those at the moment. As far as other military duties
go, they don’t come up too often, really. We have to do officer of the day
duty which only comes up about once every six
months for us. We’re really lucky. When you’re at sea, it’s
a little bit different. I didn’t really get slung with
too many other duties because I was only going to the ship
for a short amount of time. If you are posted to a ship
permanently, you might have to do other things like maybe the
[? heli ?] control officer, you can be a ship’s diver, and
you could do officer of the day duty at sea, and those
sorts of things. So I guess when you’re in a
deployed environment you might have more duties to do with
being an officer and managing your personnel. If you get given a division,
you’ll have your divisional duties to do. But for the most part, I
basically just do dentistry. My position’s similar. Every day in the week is
different, because the unit has a structure to each week
that you go through. And, for example, Monday you
start with PT in the morning. Tuesday you have sports
training if you’re playing a sport. Wednesday I had PT again. Thursday is sports day, and for
us that’s a half day of admin and we play sport
in the afternoon. And Friday is early PT,
so we start a bit later in the surgery. We tend not to do clinical work
on Friday afternoons. But again, I’d say that each
day is different, and that there is a routine and a
structure to the week. Basically, my duties at the
moment consist of primarily dentistry– that’s what I’m mostly doing. I do have admin duties that I’m
responsible for, because I do have soldiers who
I’m commanding. So you have responsibility for
looking out for those people and making sure their needs are
met, writing reports on them, all those sorts
of things. And we have an annual reporting
system that we have to comply with. As well as that the unit itself
does occasionally give you other tasks to do as well,
and that will vary depending on the work. One thing we’ve got coming up
is next month we’re having a Battalion parade to farewell
some people. And so we’re spending a week
practicing for that which will be absolutely awesome. Ceremonial parade, it’s
going to be great. I can hardly wait. No, seriously, it will
be good fun. So yeah, I’d say that the
day-to-day routine is centred on your clinical work, but there
are a bunch of other things that have to
work around that. Because again, you do have
an administrative load you’ve got to carry. There is, as in all dentistry,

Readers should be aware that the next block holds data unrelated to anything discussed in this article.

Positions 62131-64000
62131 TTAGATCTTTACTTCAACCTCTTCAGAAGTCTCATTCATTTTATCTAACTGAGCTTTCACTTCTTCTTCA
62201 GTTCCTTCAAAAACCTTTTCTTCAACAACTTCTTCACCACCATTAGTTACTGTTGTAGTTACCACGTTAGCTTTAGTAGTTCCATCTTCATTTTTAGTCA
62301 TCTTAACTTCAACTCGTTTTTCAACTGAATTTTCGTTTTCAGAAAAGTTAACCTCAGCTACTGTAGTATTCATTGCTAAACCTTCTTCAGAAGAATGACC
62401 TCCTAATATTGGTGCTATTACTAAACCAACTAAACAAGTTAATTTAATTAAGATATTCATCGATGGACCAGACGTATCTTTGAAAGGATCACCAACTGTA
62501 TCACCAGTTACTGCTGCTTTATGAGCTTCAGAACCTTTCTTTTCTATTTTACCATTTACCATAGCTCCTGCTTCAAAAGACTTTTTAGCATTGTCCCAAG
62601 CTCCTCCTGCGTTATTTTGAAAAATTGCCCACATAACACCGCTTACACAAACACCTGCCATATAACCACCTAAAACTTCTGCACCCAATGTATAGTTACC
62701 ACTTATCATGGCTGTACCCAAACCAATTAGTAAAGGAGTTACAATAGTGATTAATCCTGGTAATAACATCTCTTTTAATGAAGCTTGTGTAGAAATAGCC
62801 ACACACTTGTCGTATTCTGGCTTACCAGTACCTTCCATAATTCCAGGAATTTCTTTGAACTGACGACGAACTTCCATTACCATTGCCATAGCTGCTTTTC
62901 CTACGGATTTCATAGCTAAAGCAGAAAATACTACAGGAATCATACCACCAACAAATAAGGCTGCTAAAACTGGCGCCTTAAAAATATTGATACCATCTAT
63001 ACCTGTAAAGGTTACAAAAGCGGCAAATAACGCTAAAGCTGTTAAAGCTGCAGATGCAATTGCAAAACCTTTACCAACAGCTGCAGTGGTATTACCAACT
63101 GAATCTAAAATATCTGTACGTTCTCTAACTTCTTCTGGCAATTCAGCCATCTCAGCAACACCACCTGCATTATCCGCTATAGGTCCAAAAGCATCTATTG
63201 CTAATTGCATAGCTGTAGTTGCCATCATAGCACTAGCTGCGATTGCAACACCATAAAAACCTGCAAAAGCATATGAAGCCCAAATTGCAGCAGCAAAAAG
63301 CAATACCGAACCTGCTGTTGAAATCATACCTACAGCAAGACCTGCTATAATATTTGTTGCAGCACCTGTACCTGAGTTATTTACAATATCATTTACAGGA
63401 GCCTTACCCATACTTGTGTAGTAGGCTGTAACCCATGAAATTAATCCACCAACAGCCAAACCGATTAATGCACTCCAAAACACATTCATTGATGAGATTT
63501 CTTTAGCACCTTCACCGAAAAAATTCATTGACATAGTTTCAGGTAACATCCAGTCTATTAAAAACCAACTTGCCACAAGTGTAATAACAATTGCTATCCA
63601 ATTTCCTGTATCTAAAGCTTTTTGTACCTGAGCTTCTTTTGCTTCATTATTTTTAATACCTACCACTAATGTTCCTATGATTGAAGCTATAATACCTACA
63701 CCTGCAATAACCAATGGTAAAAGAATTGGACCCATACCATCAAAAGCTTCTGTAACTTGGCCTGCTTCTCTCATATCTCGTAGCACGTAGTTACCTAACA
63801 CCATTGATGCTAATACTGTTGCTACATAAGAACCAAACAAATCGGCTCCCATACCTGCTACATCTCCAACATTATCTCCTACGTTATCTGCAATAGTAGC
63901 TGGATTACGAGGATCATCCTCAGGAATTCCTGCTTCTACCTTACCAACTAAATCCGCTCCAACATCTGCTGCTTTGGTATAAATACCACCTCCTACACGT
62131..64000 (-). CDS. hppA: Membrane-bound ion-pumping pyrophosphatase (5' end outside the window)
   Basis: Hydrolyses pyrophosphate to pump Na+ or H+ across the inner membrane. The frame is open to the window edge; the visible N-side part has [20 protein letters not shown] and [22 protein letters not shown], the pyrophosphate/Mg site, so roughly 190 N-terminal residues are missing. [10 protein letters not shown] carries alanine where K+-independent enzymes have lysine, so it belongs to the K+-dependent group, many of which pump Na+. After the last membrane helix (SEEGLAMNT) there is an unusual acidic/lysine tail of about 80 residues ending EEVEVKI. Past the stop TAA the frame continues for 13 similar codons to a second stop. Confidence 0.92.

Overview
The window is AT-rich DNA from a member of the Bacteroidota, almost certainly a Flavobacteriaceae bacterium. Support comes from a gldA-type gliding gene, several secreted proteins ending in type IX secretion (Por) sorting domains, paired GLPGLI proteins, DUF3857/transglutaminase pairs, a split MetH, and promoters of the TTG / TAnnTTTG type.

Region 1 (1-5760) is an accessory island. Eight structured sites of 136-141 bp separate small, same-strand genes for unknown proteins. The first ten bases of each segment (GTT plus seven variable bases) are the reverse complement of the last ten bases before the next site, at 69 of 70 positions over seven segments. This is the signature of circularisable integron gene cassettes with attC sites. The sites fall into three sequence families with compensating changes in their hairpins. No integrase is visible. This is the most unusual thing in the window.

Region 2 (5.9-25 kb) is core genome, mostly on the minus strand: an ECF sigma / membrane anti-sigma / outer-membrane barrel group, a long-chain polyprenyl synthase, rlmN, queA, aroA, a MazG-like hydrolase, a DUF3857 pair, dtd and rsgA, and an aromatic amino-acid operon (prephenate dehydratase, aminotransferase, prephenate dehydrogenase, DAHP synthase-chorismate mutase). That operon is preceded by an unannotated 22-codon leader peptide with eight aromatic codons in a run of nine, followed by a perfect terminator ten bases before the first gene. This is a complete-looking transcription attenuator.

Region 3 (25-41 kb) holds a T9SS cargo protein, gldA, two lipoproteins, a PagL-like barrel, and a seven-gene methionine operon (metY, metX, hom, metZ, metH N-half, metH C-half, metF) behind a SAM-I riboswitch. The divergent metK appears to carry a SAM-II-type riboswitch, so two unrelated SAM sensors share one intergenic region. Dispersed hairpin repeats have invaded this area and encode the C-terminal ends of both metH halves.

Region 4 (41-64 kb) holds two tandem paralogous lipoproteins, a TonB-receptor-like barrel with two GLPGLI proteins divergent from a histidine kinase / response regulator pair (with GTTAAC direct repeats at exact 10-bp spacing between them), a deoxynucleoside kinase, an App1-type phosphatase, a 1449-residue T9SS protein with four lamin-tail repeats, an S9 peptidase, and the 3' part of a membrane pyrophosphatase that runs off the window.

a degree of paperwork warfare that goes on because you have
to maintain clinical records and you’ve got to keep all
that stuff up to date. So I’d say that day-to-day, it’s
centered on the clinical work and everything else fits
around that, and you govern your day accordingly. Blake asks Sarah, what sorts
of benefits did the defence force give you to help you
through university? All right, Blake. I guess the obvious things are
the years that they sponsor you for that will pay
your HECS debt. So that’s quite handy
when you finish up. You’ve only got about half
the HECS debt that everyone else does. And also, I think the main thing
that really helps is they will buy all your
textbooks for you that you need. And also, you get a wage. I’m not sure what it
is at the moment. I’m sure it’s gone up since
I went through. But that basically meant that
I didn’t have to work. Blake, I don’t know how far into
your degree you are at the moment, but you’re probably
aware that dentistry is a very time consuming
course. And I’ve definitely felt it was
beneficial that I could just go home at night and
concentrate on studying. And if I had a bit of free time
on the weekend, I could actually relax. Whereas there are some other
people in the course that were having to go and do jobs after
hours and on the weekends. So that they had no free time,
you’re flat out all the time. So I’d say that was
the biggest thing. There is also, depending on
where you’re doing your degree and if there’s a base down
there, in WA we’ve got one of our undergraduates comes down
sometimes if she just wants a bit of help with some
of her uni stuff. So if you want it, there’s
always help there available to have a bit of a mentor at the
base to help you with your dental studies, too. [? Hardy ?] asks, how does the defence force
help mentor and train new graduates? That’s a good question, I’m